Unintentional Injuries vs. Intentional Injuries: Definitions & Differences

An error occurred trying to load this video.

Try refreshing the page, or contact customer support.

Coming up next: Strategies to Prevent Intentional Injuries

You're on a roll. Keep up the good work!

Take Quiz Watch Next Lesson
 Replay
Your next lesson will play in 10 seconds
  • 0:41 Unintentional Injuries
  • 2:40 Intentional Injuries
  • 4:18 Lesson Summary
Save Save Save

Want to watch this again later?

Log in or sign up to add this lesson to a Custom Course.

Log in or Sign up

Timeline
Autoplay
Autoplay
Speed Speed

Recommended Lessons and Courses for You

Lesson Transcript
Instructor: Artem Cheprasov

Artem has a doctor of veterinary medicine degree.

It was an accident! We've all exclaimed that. Accident or not, intentional and unintentional injuries occur on a second by second basis in the U.S. We'll explore which ones result in tragedy most often.

Accidents vs. Intended Acts

My bad! Who hasn't said that before when accidentally causing a problem? That's just the thing; sometimes we harm ourselves or others unintentionally and other times it's very much premeditated. This determination is, many times, the choice that juries have to decide upon, premeditation or lack thereof, in murder trials.

Our lesson won't force you to make such a tough decision, but nonetheless, will confront some hard facts and statistics about unintentional versus intentional injuries and examples of each. This, all thanks to many 2010 stats from the Centers for Disease Control and Prevention.

Unintentional Injuries

Unintentional injuries are harmful acts that occurred without any intention of causing damage to oneself or others. A large proportion of unintentional injuries occur in or around the home and many of these injuries occur as a result of falls, like down the stairs or when someone uses a ladder to fix something. Other than the home, we all know bad things can happen in the dangerous outer world, and the most common places of unintentional injuries outside the home are streets, highways, and recreational areas.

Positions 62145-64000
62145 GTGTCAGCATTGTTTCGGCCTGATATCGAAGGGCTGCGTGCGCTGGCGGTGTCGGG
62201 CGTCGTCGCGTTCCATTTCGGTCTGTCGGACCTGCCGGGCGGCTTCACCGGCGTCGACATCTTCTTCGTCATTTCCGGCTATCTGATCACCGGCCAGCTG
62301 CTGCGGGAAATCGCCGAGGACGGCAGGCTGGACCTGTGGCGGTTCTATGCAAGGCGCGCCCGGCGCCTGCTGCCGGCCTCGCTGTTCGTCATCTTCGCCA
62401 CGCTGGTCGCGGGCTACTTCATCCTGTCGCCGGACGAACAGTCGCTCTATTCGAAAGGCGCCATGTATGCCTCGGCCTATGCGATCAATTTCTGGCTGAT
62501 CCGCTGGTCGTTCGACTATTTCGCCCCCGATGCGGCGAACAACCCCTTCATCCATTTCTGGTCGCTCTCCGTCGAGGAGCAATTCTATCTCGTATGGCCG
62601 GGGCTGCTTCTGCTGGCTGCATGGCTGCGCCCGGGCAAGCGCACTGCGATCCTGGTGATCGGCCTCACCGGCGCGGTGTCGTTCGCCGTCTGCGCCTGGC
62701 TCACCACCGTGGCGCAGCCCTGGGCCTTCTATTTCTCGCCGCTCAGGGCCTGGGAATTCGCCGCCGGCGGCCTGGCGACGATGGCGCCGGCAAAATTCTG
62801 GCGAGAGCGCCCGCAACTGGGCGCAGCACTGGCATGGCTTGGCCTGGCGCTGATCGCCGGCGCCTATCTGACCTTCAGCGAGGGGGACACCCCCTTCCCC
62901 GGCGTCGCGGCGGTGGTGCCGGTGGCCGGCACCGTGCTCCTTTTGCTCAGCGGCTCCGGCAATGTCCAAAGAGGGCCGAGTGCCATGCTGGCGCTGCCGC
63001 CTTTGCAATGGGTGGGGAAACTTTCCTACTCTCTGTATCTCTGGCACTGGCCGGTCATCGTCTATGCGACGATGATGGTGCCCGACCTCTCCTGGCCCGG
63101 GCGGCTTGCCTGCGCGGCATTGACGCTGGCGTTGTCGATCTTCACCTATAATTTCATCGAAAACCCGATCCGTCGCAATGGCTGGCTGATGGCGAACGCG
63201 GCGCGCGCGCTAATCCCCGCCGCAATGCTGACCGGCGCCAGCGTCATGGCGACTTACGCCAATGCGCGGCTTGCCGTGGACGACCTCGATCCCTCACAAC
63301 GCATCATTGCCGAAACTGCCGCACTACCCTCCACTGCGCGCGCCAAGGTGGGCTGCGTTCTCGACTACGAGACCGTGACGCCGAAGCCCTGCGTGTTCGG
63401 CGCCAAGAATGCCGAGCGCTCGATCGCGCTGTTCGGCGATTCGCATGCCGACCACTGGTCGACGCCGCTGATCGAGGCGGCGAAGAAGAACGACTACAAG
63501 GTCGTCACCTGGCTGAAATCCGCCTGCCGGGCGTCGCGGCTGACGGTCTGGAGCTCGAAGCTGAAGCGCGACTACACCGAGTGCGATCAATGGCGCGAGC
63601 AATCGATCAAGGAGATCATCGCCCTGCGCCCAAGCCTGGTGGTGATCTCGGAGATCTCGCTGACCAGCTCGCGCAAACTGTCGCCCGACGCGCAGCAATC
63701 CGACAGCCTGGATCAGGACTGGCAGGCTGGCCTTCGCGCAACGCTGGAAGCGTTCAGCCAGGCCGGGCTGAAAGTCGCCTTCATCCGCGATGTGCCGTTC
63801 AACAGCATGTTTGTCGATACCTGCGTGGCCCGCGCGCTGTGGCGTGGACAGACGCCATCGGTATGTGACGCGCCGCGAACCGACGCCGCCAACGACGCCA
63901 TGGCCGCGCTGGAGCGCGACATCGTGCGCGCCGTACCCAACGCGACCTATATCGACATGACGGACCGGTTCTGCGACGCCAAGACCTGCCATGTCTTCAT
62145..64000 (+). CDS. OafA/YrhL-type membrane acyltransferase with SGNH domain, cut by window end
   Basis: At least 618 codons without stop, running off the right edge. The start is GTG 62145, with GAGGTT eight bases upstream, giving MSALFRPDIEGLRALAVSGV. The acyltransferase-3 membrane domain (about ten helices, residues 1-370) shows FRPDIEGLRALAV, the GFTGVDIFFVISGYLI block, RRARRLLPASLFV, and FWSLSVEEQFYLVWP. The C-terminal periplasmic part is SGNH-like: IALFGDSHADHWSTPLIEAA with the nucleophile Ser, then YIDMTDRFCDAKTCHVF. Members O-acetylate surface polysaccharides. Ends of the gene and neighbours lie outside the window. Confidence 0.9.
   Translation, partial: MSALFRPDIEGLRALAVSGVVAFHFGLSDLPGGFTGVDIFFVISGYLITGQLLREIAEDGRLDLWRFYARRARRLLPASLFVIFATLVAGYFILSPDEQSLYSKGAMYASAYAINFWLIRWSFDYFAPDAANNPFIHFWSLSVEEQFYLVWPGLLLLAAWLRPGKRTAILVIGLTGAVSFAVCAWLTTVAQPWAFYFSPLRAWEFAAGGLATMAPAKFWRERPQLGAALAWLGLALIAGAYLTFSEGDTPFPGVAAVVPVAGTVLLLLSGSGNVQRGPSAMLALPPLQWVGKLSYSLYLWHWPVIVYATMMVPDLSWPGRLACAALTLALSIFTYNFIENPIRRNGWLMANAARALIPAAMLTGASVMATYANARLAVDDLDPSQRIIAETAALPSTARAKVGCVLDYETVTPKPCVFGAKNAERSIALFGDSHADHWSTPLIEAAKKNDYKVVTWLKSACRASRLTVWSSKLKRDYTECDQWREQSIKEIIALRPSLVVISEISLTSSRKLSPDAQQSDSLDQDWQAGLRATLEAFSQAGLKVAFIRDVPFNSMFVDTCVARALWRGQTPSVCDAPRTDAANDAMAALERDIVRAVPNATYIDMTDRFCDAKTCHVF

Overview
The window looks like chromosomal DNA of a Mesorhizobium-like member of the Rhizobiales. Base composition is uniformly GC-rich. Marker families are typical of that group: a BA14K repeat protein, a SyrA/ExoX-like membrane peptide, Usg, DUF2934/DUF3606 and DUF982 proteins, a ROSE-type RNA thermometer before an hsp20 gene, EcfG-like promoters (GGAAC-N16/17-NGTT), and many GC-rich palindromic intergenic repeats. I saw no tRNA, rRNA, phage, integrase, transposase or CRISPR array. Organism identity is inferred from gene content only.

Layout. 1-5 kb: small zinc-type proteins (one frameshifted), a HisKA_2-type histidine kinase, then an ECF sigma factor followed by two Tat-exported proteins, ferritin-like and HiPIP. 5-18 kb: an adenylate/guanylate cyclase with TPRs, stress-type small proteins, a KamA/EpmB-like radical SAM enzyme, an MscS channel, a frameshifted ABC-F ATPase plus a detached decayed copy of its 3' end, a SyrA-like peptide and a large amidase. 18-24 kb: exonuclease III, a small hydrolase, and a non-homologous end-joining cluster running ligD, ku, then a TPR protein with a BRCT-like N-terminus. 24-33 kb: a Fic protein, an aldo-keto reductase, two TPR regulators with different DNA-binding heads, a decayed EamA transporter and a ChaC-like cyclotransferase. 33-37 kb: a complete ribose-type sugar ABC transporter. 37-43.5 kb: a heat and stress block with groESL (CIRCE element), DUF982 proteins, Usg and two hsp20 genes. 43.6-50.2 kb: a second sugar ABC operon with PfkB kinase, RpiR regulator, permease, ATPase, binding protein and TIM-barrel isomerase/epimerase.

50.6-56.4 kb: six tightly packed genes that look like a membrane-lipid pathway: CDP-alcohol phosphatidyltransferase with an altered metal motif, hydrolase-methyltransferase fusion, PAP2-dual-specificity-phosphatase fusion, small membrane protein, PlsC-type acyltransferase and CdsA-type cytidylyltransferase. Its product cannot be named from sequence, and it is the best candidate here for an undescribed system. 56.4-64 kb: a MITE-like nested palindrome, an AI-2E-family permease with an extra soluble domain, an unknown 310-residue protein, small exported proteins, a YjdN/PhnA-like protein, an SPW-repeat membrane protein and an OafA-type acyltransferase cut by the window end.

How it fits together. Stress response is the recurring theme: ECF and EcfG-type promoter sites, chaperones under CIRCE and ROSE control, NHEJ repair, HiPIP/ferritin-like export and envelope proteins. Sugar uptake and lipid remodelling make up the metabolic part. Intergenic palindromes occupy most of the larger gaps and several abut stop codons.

Now, you'd think that accidents resulting in injuries are not all that bad. Yeah, you may fall and break a leg, but you'll survive. Well, not really. It turns out that unintentional injuries cause about two-thirds of all injury deaths in the U.S. every single year! If you're surprised, here are some examples of why this is the case. Motor vehicle crashes, unintentional poisonings, suffocation, drowning, accidental firearm discharges, and burns are just some of the dangers many of us face on a day-to-day basis.

For people aged 65 or older, unintentional falls are the number one cause of unintentional injury death. These falls, whether they end in death or not, end up costing the U.S. tens of billions of dollars in lost work potential and medical care costs for people aged 65 or older, alone.

Those in the age group of 25-64 should be wary of unintentional poisonings with substances at home like chemicals, drugs, and so on. Children and young adults aged 5-24 who die as a result of an unintentional injury mainly do so because of problems sustained from motor vehicle related accidents. And children below the age of five are most at risk for unintentional death via suffocation and drowning, hence the need to watch the kiddies near the tub and pool.

Intentional Injuries

In contrast to unintentional injuries are intentional injuries, which are injuries resulting from purposeful harmful actions upon oneself or others. The difference between the two is clear from the definitions but you'll also find out how different the manners of death are with respect to these categories.

About one-third of all injury related deaths in the U.S. are actually caused by violence. Violence is a term that describes the exercise of force to harm oneself or another person. It's similarly a very unfortunate fact that the majority of these intentional injury deaths occur not by the hands of others, but when a person commits suicide. The three major contributing factors to suicide deaths are firearms, suffocation, and poisoning, in that order.

To unlock this lesson you must be a Study.com Member.
Create your account

Register to view this lesson

Are you a student or a teacher?

Unlock Your Education

See for yourself why 30 million people use Study.com

Become a Study.com member and start learning now.
Become a Member  Back
What teachers are saying about Study.com
Try it risk-free for 30 days

Earning College Credit

Did you know… We have over 200 college courses that prepare you to earn credit by exam that is accepted by over 1,500 colleges and universities. You can test out of the first two years of college and save thousands off your degree. Anyone can earn credit-by-exam regardless of age or education level.

To learn more, visit our Earning Credit Page

Transferring credit to the school of your choice

Not sure what college you want to attend yet? Study.com has thousands of articles about every imaginable degree, area of study and career path that can help you find the school that's right for you.

Create an account to start this course today
Try it risk-free for 30 days!
Create an account
Support